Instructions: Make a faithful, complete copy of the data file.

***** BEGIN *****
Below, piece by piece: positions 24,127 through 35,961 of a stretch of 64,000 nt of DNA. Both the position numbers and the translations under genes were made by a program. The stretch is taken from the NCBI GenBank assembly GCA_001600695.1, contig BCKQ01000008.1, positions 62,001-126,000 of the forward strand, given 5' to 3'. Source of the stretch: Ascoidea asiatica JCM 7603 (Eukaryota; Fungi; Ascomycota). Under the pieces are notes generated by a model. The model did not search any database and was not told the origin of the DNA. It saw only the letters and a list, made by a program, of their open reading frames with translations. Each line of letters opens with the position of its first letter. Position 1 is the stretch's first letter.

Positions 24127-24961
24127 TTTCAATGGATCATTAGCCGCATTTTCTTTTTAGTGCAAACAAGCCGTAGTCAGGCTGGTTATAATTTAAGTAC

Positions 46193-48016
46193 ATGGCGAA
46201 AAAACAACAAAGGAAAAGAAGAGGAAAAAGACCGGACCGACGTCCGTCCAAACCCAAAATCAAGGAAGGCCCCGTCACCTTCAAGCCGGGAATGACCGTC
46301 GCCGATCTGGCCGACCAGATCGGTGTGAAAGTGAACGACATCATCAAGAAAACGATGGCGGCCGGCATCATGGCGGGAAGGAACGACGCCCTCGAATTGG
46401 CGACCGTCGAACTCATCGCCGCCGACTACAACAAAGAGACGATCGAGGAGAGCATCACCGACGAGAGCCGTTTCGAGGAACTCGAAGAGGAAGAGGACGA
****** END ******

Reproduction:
Below, piece by piece: positions 24,127 through 35,961 of a stretch of 64,000 nt of DNA. Both the position numbers and the translations under genes were made by a program. The stretch is taken from the NCBI GenBank assembly GCA_001600695.1, contig BCKQ01000008.1, positions 62,001-126,000 of the forward strand, given 5' to 3'. Source of the stretch: Ascoidea asiatica JCM 7603 (Eukaryota; Fungi; Ascomycota). Under the pieces are notes generated by a model. The model did not search any database and was not told the origin of the DNA. It saw only the letters and a list, made by a program, of their open reading frames with translations. Each line of letters opens with the position of its first letter. Position 1 is the stretch's first letter.

Positions 24127-24961
24127 TTTCAATGGATCATTAGCCGCATTTTCTTTTTAGTGCAAACAAGCCGTAGTCAGGCTGGTTATAATTTAAGTAC

Positions 46193-48016
46193 ATGGCGAA
46201 AAAACAACAAAGGAAAAGAAGAGGAAAAAGACCGGACCGACGTCCGTCCAAACCCAAAATCAAGGAAGGCCCCGTCACCTTCAAGCCGGGAATGACCGTC
46301 GCCGATCTGGCCGACCAGATCGGTGTGAAAGTGAACGACATCATCAAGAAAACGATGGCGGCCGGCATCATGGCGGGAAGGAACGACGCCCTCGAATTGG
46401 CGACCGTCGAACTCATCGCCGCCGACTACAACAAAGAGACGATCGAGGAGAGCATCACCGACGAGAGCCGTTTCGAGGAACTCGAAGAGGAAGAGGACGA